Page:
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V Housing and Urban Development Coordinating Council (HUDCC)

V National Anti-Poverty Commission (NAPC)



Kabayan Forum


Forum on Equity and Development

DAP, Mandaluyong City

18 November 2005

Ladies and gentlemen, Good morning.

I am pleased to join you today in this opening session of the Forum on Equity and Development. I congratulate the sponsors of this activity, namely the Ateneo Center for Economic Research and Development, Development Academy of the Philippines, Philippine Institute for Development Studies, and the World Bank.

Thank you for taking the time out from the day-to-day problems of our nation to reflect on the real issues that affect Philippine development. At least, in this forum, we do not have to worry about who is pro and who is against. I am confident that all of us here are one in saying that we are all pro-equity, pro-development, and pro-people.

I understand that the rest of the day will be devoted to various topics pertaining to equity and development. These topics are connected by an overriding theme focusing on the importance of equity in achieving sustainable human development for the Philippines. This is indeed a big task and I am happy to contribute my thoughts on these issues.

The Meaning of Equity on the Ground

Among the reading materials provided to me for this forum was a thick document entitled World Development Report 2006, Equity and Development.

You would not believe me if I tell you that I have read the entire 320-page report, including the index.

I would be honest with you and tell you that I have only read the 18-page overview, which I understand contains the major points in the thicker document.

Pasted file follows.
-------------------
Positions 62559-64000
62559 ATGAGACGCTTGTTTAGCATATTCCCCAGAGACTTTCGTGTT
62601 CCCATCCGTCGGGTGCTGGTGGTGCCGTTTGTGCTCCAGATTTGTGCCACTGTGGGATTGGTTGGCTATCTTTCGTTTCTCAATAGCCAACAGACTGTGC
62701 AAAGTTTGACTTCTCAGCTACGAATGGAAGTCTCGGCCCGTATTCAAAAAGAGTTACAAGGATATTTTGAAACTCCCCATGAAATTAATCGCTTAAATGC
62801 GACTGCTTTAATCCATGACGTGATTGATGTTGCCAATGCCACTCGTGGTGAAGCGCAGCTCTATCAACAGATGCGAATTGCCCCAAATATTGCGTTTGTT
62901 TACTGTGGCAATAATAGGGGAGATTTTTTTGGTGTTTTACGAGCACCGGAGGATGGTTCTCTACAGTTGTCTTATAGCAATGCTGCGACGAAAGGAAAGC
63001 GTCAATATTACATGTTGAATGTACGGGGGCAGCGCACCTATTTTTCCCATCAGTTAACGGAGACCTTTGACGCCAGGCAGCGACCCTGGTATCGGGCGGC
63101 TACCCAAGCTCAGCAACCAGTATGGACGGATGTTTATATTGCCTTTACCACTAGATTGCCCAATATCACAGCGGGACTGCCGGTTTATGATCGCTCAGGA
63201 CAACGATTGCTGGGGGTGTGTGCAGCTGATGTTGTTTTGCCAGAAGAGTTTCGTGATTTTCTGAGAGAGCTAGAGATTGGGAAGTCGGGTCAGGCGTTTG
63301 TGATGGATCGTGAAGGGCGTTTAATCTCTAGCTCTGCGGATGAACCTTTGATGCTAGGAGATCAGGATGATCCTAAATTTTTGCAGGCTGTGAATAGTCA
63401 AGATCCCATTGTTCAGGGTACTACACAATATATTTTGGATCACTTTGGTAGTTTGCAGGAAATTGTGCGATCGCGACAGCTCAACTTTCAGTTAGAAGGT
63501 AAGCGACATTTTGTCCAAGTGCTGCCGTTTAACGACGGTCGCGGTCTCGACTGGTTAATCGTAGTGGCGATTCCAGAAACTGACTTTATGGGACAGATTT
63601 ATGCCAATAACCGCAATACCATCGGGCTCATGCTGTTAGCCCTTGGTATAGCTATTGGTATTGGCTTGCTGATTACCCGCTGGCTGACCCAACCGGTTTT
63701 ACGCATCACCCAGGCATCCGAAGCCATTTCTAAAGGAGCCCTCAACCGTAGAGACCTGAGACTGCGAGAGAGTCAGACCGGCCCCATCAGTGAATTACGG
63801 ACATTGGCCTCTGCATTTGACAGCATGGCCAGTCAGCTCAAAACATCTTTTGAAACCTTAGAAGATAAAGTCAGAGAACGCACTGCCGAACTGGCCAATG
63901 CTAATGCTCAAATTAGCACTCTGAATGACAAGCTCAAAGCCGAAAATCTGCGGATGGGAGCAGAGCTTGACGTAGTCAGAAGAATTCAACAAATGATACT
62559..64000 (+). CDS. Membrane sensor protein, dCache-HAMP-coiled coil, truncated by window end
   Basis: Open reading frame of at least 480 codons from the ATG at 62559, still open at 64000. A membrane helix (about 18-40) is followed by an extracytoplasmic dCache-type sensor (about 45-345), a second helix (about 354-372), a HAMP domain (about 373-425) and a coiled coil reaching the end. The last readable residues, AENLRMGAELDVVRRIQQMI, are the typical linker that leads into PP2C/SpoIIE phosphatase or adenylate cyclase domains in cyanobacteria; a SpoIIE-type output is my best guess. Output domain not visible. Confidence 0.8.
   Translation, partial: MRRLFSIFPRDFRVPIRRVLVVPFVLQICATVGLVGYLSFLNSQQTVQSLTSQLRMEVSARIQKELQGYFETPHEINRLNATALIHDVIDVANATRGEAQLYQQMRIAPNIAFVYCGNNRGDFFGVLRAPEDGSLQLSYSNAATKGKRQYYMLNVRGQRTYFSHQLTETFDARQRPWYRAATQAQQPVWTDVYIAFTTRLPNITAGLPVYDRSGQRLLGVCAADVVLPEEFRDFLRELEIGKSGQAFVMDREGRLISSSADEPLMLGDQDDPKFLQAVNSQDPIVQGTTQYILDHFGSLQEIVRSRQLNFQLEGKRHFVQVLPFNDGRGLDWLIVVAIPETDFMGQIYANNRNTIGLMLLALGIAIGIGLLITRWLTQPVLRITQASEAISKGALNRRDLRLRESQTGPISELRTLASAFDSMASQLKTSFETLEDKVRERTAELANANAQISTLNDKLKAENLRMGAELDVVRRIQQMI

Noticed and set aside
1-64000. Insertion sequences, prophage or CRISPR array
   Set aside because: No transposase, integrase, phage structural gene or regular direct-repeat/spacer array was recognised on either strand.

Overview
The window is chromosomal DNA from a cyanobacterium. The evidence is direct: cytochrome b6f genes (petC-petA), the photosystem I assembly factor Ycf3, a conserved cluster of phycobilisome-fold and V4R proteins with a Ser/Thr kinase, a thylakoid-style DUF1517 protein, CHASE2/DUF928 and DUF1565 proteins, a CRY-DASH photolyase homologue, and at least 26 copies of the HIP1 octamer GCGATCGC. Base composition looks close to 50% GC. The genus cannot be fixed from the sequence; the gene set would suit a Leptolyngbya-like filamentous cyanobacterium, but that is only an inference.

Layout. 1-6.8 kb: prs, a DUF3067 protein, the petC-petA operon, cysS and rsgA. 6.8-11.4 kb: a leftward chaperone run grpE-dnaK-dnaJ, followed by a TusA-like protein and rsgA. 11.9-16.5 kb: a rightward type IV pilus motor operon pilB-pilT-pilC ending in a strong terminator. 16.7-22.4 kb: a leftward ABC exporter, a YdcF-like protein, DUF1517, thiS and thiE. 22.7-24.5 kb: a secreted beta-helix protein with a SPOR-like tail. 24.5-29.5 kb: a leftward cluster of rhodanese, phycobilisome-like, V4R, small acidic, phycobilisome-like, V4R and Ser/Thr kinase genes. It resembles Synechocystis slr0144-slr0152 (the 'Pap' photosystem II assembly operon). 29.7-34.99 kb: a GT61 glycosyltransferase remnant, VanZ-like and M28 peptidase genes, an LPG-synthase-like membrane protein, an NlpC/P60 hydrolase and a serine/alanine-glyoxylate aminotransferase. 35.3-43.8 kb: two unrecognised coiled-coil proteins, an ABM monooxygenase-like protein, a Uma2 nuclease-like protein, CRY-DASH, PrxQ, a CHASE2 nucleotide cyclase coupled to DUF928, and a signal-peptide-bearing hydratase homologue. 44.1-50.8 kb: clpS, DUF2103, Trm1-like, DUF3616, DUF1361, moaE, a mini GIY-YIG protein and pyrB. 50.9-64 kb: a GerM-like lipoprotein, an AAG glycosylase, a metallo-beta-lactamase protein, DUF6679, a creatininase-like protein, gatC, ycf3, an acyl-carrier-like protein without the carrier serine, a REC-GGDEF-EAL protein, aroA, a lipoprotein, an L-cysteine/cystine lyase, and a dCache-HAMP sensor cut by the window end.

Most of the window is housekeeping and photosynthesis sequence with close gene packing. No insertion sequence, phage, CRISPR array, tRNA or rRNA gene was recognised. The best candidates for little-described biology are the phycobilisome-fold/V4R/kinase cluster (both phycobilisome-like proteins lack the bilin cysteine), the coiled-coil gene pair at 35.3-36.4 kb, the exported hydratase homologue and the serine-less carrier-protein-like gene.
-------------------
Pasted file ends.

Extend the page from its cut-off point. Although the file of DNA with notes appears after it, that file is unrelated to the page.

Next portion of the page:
Why am I telling you this? Because as I was reading the overview, I realized that at our level, at the level of the policy-makers and the academicians, we may all agree on general principles and strategies, and even on institutional arrangements and specific programs and projects.

But the real test of whatever we do is how well our actions really touch the lives of the people on the ground.

After all, the ideas contained in these papers will not mean anything if at the end of the day, the poor remain poor and the hopeless remain hopeless.

I take note of the nuances between equity and equality, of the former pertaining to opportunities to pursue a life according to an individual’s choice and the latter to outcomes in the distribution of income and assets.

But for the ordinary urban poor, who has to deal with the threat of deprivation day in and day out, such nuances would not really matter.

For them, the effect of inequality in opportunities and incomes is very real --- in fact, it is as real as the absence of a hot meal or the inability of their children to go to school.

Perhaps this reality is also the reason why we are all here today. We want to see how we can translate all these good reports into policies that work on the ground and projects that can improve the lives of poor Filipinos.

Government’s Housing Initiatives

Let me digress a bit and talk about a more familiar sectoral concern: that of providing housing for the informal settlers.

You are all aware that as Chairman of the Housing and Urban Development Coordinating Council, I am tasked to oversee the relocation of squatters along the Northrail right-of-way.

The relocation is needed in order to pursue the development of the railway system north of metro manila, which will make the growth corridors in Central Luzon more viable.